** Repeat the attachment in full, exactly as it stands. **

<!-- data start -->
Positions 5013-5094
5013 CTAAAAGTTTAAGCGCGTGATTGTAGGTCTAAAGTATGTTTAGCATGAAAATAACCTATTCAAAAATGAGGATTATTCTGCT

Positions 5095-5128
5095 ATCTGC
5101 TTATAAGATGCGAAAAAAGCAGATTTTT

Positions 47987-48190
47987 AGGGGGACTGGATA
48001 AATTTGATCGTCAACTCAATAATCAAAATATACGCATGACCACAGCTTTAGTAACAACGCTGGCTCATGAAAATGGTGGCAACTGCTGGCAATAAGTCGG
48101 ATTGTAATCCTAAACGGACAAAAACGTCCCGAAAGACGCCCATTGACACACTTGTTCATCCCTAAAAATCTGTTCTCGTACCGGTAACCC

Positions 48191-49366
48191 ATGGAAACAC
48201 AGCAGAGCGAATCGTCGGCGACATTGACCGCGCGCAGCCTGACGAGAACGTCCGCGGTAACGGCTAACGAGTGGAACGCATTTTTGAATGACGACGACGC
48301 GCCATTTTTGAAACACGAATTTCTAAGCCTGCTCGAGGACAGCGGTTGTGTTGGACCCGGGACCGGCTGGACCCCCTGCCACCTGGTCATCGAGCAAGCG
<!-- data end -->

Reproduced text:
Positions 5013-5094
5013 CTAAAAGTTTAAGCGCGTGATTGTAGGTCTAAAGTATGTTTAGCATGAAAATAACCTATTCAAAAATGAGGATTATTCTGCT

Positions 5095-5128
5095 ATCTGC
5101 TTATAAGATGCGAAAAAAGCAGATTTTT

Positions 47987-48190
47987 AGGGGGACTGGATA
48001 AATTTGATCGTCAACTCAATAATCAAAATATACGCATGACCACAGCTTTAGTAACAACGCTGGCTCATGAAAATGGTGGCAACTGCTGGCAATAAGTCGG
48101 ATTGTAATCCTAAACGGACAAAAACGTCCCGAAAGACGCCCATTGACACACTTGTTCATCCCTAAAAATCTGTTCTCGTACCGGTAACCC

Positions 48191-49366
48191 ATGGAAACAC
48201 AGCAGAGCGAATCGTCGGCGACATTGACCGCGCGCAGCCTGACGAGAACGTCCGCGGTAACGGCTAACGAGTGGAACGCATTTTTGAATGACGACGACGC
48301 GCCATTTTTGAAACACGAATTTCTAAGCCTGCTCGAGGACAGCGGTTGTGTTGGACCCGGGACCGGCTGGACCCCCTGCCACCTGGTCATCGAGCAAGCG